Jeff Hamm will lead a roundtable discussion formulated by a potential PhD research question, “How do we identify attacker behavior when the attack is using legitimate credentials and tools in a compromised environment?” He will illustrate three cases using: Powershell, PSEXEC, and typing patterns such as switch order or misspellings to generate discussion including observations by participants in their networks and what equipment or detections we can put in place to alert on malware-less attacker behavior.

Agenda:

  • Introduction
  • Who I Am
  • Who the Participants Are
  • PhD Research
  • Malware Constantly Evolves: Can We Make Other Detections for Attacker Activity
  • Mandiant and FireEye Experience
  • Powershell
  • PSEXEC
  • Typing Patterns
  • Switches
  • Misspellings
  • Observations from Those In Attendance
  • How Can We Identify These
  • Technologies in Use
  • True “Signature-less” Detections
  • Take Aways
  • TBD By Participants

4:15 – 6:00 pm Workshop 1.2
by Antonio Barresi, Co-Founder and CEO at xorlab AG – spin-off from ETH

Antonio is Co-founder and CEO of xorlab, a Swiss IT security company. Before founding xorlab, he worked at the Laboratory for Software Technology (LST) at ETH Zurich on software security related topics. His research interests are software and systems security. Over the last years he has given talks at different industry and academic security conferences (e.g. Black Hat, CCC, Hacktivity, WOOT). Before joining LST, he worked in industry as a Software Engineer, Security Consultant, and IT Risk Officer. He holds a BSc and MSc degree in Computer Science from ETH Zurich.

You are training your employees to spot suspicious emails. Now what?
While email is still one of the most popular initial attack vectors, fighting email-based threats like phishing is evolving. Different new technical solutions exist but strengthening the human line of defense through awareness trainings is still considered to be one of the most effective measures.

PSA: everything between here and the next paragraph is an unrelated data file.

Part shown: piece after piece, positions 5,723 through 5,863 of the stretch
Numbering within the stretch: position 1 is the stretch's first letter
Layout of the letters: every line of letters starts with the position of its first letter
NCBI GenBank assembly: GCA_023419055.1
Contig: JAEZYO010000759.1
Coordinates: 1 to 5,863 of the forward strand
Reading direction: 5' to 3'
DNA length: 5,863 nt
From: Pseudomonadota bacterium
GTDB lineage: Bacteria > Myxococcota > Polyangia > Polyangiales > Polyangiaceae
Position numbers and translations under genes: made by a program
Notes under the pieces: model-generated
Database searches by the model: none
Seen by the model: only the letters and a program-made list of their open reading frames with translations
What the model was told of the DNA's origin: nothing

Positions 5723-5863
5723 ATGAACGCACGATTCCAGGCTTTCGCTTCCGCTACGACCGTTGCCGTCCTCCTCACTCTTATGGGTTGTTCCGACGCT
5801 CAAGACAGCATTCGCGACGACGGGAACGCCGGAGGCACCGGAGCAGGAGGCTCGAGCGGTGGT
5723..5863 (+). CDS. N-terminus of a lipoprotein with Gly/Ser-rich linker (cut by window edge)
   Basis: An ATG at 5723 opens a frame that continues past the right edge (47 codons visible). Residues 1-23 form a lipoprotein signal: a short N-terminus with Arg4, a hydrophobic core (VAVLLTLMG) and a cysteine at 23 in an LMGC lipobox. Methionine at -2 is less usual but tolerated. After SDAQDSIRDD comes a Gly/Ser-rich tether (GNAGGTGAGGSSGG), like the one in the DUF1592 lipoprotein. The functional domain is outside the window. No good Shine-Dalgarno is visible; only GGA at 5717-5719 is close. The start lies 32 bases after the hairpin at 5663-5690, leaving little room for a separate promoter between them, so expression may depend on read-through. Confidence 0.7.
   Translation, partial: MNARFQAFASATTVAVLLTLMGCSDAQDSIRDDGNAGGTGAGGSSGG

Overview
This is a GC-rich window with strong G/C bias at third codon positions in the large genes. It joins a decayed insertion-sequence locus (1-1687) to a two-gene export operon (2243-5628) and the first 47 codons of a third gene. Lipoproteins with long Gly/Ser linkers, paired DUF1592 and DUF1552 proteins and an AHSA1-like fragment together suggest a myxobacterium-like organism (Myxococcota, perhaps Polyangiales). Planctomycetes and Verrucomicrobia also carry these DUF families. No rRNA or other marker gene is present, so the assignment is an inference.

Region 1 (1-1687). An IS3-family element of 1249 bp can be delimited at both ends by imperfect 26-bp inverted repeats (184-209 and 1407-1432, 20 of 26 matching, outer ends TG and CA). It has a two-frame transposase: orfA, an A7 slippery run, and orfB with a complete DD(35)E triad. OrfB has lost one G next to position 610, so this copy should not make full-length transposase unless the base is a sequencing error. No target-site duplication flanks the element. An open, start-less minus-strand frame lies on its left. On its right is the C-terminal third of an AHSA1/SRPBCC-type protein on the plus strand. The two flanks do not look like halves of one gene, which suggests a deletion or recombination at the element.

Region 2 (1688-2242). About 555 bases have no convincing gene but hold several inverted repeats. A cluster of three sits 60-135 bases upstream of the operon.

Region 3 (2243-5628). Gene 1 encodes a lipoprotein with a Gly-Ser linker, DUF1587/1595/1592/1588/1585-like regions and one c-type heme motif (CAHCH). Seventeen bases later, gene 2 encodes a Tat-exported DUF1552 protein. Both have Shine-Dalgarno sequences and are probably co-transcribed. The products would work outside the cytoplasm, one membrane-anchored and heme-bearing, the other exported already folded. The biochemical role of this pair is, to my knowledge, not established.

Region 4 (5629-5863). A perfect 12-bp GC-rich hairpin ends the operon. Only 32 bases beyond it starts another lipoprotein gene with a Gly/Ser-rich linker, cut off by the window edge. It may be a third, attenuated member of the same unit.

Nevertheless, awareness trainings have limits. On the one hand phishing emails are becoming better on the other hand legitimate emails that look like phishing emails might have an adverse impact on user awareness. In the end, all it takes is one user to click or open the attachment.

In this session we will look at what we can do if we trained our users to spot suspicious emails and at the same time offer them an easy way to report them. Although we have seen many organizations that have such a process in place only a few are doing it with tool and automation support.

We will explore different ways of improving a manual process through tool support and how much we can get by interfacing with other third-party security systems like the email gateway or the web proxy.

Further, we would like to hear from the participants what their experiences are with user reported suspicious emails.

Agenda:

  • Introduction round / get to know each other
  • What you must expect if you allow users to report emails
  • Manual reporting vs. a reporting button
  • Handling the emails
  • The value of feedbacks
  • Where tools can support you
  • Possible ways to interface third party systems
  • Web proxy integration
  • How to handle malicious emails residing in user mailboxes
  • An attempt to quantify the value of such a process
  • When does tool support and automation make sense, and when not
  • Discussion
  • Take home messages

6:00 – open end Apéro Riche and Networking (therefore reserve as well the evening!)
The speakers will be onsite for Q&A.